We were brainstorming some PR campaign ideas for a client today and gamification came up as a great topic for them comment on. The client is in HR so new ways to engage with employees is at the top of the topic list but increasingly we’re seeing it used more and more often in the technology and mainstream media too.
Gamification is a means of delivering content using game mechanics, whether that’s problem solving, competition or game thinking. It makes sense really – we’re all used to micro apps these days, whether that’s on a mobile device or desktop, at home or at work. We use them to manage our weight loss, record TV, and even register how happy we are.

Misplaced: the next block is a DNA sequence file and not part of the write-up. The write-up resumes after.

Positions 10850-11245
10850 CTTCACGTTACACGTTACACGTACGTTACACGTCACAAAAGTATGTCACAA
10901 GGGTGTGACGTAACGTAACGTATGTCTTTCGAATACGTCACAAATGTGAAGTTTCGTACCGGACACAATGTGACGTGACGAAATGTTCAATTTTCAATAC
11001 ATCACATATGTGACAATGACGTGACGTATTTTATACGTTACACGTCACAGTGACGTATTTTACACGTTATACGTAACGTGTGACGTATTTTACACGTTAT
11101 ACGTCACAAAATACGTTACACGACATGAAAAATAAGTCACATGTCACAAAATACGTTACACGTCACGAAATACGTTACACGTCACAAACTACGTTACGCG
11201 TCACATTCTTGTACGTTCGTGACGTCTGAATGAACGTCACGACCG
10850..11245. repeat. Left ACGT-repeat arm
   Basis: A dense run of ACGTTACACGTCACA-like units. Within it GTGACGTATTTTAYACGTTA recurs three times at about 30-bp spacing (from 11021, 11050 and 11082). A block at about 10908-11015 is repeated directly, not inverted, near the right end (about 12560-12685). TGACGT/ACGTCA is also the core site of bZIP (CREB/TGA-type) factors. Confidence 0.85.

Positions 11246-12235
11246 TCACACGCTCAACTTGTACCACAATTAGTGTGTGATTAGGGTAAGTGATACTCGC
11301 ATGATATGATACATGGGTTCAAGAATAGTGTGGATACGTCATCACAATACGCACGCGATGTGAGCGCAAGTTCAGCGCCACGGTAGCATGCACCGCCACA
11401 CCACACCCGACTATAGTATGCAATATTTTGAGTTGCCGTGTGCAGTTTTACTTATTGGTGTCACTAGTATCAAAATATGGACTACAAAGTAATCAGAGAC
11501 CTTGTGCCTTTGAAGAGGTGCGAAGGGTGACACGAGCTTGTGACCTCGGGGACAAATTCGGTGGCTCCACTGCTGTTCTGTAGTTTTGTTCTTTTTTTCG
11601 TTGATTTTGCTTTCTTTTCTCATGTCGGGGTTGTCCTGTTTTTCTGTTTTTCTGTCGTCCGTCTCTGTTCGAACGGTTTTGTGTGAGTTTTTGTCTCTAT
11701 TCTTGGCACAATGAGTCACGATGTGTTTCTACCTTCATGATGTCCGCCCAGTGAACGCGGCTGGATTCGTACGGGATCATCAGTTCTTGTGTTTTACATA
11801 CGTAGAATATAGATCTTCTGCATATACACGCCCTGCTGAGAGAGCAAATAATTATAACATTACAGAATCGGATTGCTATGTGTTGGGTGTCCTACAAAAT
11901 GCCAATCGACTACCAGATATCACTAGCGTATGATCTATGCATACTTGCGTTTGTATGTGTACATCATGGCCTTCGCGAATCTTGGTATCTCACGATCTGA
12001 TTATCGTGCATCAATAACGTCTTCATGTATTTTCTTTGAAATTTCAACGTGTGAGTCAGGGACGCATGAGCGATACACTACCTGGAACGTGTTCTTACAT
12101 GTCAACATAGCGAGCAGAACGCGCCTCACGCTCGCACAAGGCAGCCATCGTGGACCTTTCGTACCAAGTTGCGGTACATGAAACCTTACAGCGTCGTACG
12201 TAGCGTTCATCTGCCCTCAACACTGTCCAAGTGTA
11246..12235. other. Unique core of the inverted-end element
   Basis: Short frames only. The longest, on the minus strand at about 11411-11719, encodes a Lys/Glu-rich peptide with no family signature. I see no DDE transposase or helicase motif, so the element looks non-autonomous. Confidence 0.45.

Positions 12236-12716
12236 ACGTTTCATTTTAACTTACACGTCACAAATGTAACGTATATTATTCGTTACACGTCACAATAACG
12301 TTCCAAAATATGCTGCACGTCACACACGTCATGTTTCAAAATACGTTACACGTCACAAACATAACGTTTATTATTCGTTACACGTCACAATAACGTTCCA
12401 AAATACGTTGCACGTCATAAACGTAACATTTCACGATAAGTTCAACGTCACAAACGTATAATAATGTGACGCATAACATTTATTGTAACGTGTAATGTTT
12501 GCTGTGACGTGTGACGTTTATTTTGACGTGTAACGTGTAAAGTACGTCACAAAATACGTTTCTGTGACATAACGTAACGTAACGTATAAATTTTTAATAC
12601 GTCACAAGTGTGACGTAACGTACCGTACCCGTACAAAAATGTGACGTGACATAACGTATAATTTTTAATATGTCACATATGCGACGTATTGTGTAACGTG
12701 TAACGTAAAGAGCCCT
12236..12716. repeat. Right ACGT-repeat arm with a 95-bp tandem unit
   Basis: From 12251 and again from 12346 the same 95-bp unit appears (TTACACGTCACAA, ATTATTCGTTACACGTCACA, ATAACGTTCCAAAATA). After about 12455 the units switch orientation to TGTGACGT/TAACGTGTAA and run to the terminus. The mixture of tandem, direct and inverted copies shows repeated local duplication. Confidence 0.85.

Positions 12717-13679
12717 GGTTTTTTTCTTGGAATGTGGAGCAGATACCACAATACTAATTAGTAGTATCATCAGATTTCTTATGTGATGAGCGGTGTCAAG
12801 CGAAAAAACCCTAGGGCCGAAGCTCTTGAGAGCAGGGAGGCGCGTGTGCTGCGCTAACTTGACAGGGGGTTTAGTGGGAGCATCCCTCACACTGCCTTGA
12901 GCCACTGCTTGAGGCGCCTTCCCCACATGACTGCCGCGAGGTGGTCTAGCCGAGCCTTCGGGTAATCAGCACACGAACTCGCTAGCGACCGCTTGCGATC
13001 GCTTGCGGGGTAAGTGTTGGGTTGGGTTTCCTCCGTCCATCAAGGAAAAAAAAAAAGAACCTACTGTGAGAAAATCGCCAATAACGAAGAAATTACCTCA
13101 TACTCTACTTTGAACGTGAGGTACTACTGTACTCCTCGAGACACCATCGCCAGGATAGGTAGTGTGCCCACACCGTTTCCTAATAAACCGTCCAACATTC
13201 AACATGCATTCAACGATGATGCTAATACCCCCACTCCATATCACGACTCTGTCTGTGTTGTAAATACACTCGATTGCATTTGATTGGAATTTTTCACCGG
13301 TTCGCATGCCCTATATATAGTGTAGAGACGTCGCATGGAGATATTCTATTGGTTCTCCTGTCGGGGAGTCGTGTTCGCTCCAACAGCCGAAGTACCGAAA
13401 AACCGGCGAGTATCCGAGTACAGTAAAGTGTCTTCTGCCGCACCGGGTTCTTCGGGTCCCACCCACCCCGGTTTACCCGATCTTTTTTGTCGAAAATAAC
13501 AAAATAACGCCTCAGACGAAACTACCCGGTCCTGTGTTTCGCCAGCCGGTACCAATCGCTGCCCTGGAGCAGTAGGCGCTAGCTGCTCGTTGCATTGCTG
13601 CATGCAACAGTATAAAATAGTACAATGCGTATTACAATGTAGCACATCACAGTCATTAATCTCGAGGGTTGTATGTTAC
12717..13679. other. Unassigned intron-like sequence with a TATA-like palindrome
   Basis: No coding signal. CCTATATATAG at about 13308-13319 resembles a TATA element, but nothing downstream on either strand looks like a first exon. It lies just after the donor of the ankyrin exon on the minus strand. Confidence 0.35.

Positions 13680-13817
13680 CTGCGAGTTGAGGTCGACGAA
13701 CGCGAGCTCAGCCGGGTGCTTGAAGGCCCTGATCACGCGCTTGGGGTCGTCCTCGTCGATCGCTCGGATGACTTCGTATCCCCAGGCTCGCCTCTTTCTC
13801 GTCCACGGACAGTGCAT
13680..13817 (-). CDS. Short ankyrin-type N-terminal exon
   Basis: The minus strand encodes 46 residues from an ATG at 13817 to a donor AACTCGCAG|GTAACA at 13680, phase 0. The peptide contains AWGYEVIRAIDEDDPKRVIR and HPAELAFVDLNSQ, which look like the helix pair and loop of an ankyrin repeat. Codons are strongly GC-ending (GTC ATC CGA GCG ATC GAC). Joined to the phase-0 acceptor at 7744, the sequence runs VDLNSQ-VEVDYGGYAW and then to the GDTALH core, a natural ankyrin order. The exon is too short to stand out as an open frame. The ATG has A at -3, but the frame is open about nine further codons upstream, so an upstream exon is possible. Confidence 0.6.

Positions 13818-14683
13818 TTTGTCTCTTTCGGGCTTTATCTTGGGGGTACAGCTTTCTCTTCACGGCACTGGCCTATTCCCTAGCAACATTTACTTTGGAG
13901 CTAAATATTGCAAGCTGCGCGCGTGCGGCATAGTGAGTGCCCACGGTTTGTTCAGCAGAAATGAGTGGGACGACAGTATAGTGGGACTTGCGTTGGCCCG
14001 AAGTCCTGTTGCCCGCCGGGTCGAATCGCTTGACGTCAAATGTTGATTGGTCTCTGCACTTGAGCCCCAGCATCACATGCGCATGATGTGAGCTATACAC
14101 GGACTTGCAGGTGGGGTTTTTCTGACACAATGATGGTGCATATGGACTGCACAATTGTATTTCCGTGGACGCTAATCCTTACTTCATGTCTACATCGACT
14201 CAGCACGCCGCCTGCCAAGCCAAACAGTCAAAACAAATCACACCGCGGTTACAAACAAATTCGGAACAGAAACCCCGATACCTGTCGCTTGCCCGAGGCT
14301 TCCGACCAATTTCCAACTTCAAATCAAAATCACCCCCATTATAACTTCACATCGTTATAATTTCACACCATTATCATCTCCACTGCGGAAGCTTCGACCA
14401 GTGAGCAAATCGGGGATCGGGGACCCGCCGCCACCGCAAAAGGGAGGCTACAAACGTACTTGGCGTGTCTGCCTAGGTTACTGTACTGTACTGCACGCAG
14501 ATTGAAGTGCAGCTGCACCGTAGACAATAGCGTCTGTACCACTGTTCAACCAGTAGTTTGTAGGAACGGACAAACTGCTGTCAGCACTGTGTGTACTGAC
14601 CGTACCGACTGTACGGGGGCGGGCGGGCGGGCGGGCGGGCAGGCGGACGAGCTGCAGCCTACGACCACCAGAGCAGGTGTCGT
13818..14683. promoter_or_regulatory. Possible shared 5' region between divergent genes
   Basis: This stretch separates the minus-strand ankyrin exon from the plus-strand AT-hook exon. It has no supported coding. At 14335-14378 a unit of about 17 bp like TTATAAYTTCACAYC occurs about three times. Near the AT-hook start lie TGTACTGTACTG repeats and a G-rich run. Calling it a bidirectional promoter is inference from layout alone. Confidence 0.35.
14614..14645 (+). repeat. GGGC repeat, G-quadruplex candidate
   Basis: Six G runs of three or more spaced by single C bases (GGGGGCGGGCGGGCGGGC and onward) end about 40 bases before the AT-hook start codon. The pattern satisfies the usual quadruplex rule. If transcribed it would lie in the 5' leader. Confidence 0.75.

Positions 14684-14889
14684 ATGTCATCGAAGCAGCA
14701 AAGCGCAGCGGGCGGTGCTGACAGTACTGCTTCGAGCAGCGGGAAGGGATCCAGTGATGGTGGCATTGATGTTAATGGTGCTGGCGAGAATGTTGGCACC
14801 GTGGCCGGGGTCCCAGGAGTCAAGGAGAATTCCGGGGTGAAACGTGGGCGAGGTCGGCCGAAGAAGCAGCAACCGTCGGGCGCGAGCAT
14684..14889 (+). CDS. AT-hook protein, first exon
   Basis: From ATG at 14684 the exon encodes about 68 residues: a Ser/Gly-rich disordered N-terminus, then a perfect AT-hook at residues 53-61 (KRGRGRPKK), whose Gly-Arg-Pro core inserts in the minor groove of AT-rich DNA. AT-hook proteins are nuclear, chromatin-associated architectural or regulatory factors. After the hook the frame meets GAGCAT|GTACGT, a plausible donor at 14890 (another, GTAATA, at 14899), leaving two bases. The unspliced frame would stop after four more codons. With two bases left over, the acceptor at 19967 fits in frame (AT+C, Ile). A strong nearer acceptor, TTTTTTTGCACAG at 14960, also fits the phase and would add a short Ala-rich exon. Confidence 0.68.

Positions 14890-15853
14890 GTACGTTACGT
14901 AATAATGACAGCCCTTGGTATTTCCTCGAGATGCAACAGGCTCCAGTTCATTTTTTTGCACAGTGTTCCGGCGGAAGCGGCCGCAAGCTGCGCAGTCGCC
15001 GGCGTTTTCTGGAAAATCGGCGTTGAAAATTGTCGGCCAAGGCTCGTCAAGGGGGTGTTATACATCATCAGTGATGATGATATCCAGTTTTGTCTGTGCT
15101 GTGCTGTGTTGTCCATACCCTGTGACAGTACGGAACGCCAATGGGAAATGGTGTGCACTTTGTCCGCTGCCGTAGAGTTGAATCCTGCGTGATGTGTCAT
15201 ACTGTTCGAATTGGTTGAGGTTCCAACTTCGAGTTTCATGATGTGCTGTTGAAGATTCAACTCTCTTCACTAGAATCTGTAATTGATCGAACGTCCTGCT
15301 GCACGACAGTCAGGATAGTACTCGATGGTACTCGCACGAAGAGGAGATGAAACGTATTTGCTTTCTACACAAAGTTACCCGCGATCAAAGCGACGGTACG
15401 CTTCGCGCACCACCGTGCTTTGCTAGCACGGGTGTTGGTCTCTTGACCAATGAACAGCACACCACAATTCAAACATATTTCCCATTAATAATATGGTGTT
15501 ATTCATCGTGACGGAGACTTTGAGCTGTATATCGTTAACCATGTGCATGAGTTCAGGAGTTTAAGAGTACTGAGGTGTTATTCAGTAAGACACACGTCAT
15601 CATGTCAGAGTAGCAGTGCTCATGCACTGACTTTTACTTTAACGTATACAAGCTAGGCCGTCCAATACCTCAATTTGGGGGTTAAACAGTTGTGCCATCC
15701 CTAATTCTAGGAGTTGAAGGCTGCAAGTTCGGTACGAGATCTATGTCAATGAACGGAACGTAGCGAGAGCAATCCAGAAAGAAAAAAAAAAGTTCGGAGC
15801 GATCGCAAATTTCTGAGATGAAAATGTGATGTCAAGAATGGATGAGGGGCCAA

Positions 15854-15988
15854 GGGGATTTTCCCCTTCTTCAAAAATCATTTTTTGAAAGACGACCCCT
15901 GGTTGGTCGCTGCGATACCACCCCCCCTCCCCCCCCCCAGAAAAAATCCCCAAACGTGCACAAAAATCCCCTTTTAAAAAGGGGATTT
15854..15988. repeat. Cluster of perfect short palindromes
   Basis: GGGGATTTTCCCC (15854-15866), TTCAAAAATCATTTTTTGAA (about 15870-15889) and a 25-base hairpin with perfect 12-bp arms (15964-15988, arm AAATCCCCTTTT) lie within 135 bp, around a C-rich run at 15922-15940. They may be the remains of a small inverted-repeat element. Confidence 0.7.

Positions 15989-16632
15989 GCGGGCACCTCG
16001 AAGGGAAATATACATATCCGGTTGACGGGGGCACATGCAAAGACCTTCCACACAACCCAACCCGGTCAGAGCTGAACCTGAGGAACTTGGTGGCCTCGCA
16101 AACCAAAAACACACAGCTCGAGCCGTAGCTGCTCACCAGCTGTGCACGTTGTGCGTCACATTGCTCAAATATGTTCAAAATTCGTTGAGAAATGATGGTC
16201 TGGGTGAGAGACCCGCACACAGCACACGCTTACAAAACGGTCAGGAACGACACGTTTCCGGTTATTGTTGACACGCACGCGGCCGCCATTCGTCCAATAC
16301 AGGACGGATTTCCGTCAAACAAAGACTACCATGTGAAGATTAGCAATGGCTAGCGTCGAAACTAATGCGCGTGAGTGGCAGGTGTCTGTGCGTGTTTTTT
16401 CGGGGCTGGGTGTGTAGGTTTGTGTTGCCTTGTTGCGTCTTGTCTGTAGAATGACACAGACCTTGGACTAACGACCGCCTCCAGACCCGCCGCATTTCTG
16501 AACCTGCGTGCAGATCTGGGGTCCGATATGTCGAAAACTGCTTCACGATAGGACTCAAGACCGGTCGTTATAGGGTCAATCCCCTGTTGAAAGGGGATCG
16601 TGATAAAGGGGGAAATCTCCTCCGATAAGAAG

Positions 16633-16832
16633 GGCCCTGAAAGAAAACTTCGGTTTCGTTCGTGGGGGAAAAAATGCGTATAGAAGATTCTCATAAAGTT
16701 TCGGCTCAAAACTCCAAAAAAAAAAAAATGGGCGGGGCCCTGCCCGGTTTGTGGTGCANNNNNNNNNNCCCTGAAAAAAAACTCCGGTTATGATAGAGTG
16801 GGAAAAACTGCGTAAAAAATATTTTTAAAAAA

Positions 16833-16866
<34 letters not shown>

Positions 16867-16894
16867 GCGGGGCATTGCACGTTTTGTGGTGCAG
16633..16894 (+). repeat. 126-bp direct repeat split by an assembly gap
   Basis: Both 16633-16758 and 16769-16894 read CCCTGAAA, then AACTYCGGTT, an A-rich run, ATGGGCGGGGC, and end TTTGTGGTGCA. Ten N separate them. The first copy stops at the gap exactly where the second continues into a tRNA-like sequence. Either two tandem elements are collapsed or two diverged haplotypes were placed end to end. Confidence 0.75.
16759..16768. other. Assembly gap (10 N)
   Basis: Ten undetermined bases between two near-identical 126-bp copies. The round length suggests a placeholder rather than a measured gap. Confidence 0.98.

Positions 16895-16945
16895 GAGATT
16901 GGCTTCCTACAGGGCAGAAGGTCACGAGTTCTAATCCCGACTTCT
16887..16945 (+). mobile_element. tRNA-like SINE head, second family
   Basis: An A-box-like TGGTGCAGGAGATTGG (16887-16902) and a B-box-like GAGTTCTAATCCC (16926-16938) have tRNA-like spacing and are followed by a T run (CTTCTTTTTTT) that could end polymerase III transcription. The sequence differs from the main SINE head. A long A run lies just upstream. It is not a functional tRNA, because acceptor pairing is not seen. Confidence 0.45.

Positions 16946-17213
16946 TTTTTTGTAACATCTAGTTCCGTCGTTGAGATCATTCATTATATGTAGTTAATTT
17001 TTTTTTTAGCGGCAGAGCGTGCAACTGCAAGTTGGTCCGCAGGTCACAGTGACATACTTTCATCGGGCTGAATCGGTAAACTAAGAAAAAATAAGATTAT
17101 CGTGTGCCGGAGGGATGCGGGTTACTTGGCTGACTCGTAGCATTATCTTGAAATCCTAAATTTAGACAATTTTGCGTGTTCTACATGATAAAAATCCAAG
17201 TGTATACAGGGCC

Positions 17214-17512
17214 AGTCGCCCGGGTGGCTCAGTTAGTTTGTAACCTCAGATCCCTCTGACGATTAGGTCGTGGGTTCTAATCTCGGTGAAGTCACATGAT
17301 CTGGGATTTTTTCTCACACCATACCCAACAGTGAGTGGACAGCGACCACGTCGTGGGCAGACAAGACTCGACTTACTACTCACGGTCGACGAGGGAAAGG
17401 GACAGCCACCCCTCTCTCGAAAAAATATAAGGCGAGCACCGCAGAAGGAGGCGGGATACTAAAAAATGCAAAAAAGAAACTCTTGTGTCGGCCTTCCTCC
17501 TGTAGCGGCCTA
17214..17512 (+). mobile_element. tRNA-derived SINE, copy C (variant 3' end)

So does that now mean that we’re unable to respond, interact, or communicate unless we’re engaging with a cut down, ‘fun’ and simplified version of content? Twitter is the prime example of this. But sometimes you need more than 140 characters to explain something.
The adoption of gamification techniques is being driven by the increasing number of generation Ys in the workplace. This significant employee group grew up interacting in short form, are comfortable with technology and most have grown up with gaming. These employees are driven by a need to be engaged in the workplace.
Not surprisingly, employers are concerned about making the workplace too much fun – after all it is work. Are we however reaching a tipping point where to keep the workforce motivated every interaction needs to be gamified (and no it’s not a real word) in order to keep the attention of gen Y? Or should they just get on with it, as the generations before them did?